Muhammara tastes both smoky and sweet. The dip can have a little texture or be blended until it's completely smooth. The dip is served with pita bread, crackers, fresh veggies, or kebabs. 

4. Taramasalata (Greece)

Taramasalata is a Greek dip with ancient origins, and it is widely popular throughout the country. Taramasalata is made with tarama or fish roe, usually from cod or carp. The fish roe is mixed with olive oil, lemon juice, and leftover bread or breadcrumbs. In some regions, the breadcrumbs are replaced with potatoes. In Northern Greece, they add almonds. Other regions may add scallions to the base recipe, adding a hint of tanginess, as well as texture.

Traditional taramasalata has a creamy, salty flavor that leaves a rich aftertaste. It is served with toasted bread or crackers and is especially popular during Lent. But nowadays, you can find it throughout the year in Greek restaurants.

Depending on the type of fish roe that is used, the dip can be pink or white. When taramasalata is pink, this hue comes from the artificial color added to some fish roe. Whether the dip is pink or white doesn't change the robust, briny flavor.

5. Dahl (India)

Dal is a staple in Indian cuisine. The dish starts with lentils that are cooked low and slow, creating a savory, creamy mixture. While dal is popular across India, it has many regional variations. 

It can be served as dip, soup, or stew. It can be made vegan, vegetarian, or with meat. The flavor can be creamy, spicy, tangy, or earthy. Dal is a canvas of lentils. Each home chef can add their distinct touches to this canvas, using whatever herbs and spices are at their disposal. ingredients like garam masala, ginger, and cumin are commonly used, as well as others.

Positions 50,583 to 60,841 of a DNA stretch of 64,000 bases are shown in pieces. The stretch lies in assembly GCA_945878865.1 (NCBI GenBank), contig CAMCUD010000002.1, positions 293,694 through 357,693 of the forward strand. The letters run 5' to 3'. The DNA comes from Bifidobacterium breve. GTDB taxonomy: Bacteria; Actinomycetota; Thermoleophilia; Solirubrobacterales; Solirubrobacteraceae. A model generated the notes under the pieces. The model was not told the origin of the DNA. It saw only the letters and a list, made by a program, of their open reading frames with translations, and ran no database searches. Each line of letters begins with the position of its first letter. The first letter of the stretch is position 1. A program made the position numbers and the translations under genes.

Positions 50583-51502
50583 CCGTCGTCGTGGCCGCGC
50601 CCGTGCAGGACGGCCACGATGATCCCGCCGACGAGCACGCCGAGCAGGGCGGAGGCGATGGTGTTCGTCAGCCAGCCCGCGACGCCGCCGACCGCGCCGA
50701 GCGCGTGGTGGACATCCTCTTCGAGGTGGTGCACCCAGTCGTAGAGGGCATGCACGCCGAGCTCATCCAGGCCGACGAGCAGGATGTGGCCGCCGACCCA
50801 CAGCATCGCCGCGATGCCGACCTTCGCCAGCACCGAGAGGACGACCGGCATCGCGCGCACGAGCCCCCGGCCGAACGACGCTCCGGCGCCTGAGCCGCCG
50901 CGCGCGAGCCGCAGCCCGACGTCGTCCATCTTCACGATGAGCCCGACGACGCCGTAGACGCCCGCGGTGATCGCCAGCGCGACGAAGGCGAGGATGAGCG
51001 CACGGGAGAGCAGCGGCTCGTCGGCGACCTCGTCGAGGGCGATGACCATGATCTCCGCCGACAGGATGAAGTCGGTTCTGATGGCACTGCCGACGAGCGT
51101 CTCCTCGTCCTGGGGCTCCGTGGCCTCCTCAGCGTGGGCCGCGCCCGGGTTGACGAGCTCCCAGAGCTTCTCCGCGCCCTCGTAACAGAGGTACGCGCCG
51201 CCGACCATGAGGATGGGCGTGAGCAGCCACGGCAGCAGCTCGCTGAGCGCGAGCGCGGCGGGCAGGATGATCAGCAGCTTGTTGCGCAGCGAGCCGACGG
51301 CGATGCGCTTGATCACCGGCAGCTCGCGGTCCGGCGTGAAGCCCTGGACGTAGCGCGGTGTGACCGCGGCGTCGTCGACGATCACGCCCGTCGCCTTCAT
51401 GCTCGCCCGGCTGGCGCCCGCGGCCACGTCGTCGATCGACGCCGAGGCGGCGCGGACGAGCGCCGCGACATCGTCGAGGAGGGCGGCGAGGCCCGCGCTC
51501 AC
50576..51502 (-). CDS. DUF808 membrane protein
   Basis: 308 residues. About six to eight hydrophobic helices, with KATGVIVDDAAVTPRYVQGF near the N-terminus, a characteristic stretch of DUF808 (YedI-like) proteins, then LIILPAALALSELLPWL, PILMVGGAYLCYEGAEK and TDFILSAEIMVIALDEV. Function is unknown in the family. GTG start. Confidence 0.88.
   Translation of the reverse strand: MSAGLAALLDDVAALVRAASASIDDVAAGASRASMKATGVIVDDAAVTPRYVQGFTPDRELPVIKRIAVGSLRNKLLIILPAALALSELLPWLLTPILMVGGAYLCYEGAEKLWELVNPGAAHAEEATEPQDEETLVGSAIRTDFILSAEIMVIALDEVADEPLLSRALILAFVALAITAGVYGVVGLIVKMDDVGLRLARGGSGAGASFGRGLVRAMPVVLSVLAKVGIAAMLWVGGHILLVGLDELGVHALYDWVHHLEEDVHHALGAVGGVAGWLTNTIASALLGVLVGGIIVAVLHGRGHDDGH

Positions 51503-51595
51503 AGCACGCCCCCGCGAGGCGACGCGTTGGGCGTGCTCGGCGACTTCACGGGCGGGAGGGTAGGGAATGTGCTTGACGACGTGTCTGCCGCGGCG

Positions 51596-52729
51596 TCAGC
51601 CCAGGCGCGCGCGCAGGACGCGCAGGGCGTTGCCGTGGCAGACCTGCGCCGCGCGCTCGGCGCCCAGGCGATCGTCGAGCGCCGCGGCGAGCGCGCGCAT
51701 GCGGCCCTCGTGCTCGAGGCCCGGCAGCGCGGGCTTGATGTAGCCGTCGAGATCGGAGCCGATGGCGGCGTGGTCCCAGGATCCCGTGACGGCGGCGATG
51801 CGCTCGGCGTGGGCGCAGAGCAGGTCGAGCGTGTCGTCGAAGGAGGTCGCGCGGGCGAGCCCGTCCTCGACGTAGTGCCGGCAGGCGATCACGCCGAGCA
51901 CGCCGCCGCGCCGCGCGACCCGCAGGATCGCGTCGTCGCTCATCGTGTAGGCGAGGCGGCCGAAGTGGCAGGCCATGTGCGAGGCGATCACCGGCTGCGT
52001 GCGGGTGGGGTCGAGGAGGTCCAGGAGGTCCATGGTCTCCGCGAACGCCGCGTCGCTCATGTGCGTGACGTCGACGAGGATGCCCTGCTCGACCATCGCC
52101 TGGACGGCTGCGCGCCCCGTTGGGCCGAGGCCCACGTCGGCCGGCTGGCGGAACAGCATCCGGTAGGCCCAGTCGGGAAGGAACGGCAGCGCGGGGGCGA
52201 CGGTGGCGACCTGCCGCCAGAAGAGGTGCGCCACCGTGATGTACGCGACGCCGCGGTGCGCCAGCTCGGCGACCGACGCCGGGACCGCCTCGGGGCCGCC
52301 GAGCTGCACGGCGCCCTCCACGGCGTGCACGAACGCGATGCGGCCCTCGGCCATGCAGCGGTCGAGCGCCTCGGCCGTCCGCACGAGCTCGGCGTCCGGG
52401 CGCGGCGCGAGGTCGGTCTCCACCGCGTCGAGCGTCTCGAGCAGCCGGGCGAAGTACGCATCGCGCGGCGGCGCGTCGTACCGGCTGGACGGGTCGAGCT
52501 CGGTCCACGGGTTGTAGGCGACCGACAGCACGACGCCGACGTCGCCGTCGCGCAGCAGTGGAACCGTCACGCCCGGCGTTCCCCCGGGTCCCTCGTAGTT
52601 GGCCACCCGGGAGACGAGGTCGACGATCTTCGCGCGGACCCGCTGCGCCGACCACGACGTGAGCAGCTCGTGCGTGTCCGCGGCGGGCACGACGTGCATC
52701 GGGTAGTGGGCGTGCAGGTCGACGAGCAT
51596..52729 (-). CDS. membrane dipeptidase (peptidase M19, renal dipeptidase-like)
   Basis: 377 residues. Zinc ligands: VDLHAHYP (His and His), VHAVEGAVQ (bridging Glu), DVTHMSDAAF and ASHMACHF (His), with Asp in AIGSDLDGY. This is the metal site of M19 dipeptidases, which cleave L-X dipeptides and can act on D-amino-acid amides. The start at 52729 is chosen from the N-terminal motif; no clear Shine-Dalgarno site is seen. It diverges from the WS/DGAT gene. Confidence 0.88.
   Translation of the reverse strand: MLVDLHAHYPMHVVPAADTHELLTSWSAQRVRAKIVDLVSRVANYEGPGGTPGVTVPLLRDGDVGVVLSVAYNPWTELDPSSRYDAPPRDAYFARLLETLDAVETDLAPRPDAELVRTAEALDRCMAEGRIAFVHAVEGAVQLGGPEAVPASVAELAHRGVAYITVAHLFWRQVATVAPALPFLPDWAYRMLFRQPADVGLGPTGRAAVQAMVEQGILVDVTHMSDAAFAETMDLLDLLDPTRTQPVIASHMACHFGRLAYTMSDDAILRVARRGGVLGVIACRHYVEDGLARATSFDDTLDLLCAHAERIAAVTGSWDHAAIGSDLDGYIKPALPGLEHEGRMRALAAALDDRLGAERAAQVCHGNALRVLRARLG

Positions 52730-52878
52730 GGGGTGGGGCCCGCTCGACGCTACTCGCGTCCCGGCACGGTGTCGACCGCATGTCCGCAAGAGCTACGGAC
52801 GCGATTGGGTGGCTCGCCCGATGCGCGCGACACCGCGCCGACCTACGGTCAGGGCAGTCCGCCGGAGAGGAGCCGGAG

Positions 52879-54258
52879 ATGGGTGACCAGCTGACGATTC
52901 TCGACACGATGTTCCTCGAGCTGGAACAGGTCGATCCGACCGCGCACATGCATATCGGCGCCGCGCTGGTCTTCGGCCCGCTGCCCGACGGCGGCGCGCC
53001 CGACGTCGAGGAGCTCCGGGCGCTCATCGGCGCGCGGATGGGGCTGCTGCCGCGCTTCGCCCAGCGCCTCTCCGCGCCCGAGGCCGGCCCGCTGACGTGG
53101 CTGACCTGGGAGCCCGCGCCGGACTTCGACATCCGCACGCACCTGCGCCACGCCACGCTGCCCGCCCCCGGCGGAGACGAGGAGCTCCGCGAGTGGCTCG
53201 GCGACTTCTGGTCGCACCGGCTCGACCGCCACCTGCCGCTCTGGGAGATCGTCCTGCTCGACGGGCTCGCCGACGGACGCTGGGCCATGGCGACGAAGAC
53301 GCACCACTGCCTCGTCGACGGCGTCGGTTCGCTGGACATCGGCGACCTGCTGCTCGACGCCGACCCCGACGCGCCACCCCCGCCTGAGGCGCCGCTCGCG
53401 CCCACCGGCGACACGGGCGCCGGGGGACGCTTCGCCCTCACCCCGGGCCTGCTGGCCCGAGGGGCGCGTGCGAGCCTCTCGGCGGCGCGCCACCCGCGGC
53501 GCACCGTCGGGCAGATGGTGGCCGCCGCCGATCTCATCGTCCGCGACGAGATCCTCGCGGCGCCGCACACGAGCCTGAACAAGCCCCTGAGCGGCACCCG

You can enjoy dal as a dip. Simply use classic Indian flatbreads like naan, roti, or chapati to scoop up the lentils. The savory dip with aromatic spices is a warming Indian comfort food. It would be a suitable dinner, side dish, or appetizer during colder times of the year.

6. Ponzu (Japan)

Citrusy ponzu dip is from Japan, where it's used as a popular dipping sauce for sashimi, tempura, and dumplings. The word ponzu translates to "vinegar punch," because the zesty sauce hits hard. While the sauce isn't hot like wasabi, the intensity of the vinegar and citrus is an eye-opening flavor.

Ponzu originated in Nagasaki during the Edo period. Originally, ponzu sauce was a sauce that was always made fresh at home. But by the 1960s, it was being sold and manufactured, eventually becoming a pantry staple. 

This dip is made from classic Japanese pantry staples rice wine, rice vinegar, fish flakes, and seaweed. But the star of the sauce is tangy citrus. Traditionally, the dip is made with citrus fruits like yuzu and sudachi, giving it its distinct bold taste. But lemon and lime are often used instead because they are more readily available. 

There are many types of ponzu sauce used throughout Japan. Some contain soy sauce, others add sesame paste. Other iterations lean into umami flavors, adding kombu dashi (soup stock made with dried seaweed).

7. Gubbrora (Sweden)

The Swedish dip gubbrora is a popular dip made with anchovies, boiled eggs, onions, sour cream, dill, chives, salt, and pepper. The name gubbrora translates to "old man's mix." The dish is a beloved Swedish staple common on buffet tables and holiday spreads. 

In some versions of the dish, potatoes are added to make it more hearty. While some variations swap the anchovies for pickled herring. Gubbrora tastes like a unique egg salad with a salty finish, thanks to the briny fish. It is served on rye crackers or bread.

The anchovies used in traditional gubbrora are not the same as Mediterranean anchovies. Swedish anchovies called ansjovis are Swedish sprat filets. These have a unique spiced flavor and a firm texture. The tinned fish should be kept in the refrigerator to maintain their texture. A true gubbrora should not be mushy; both the fish and eggs should have a toothy bite.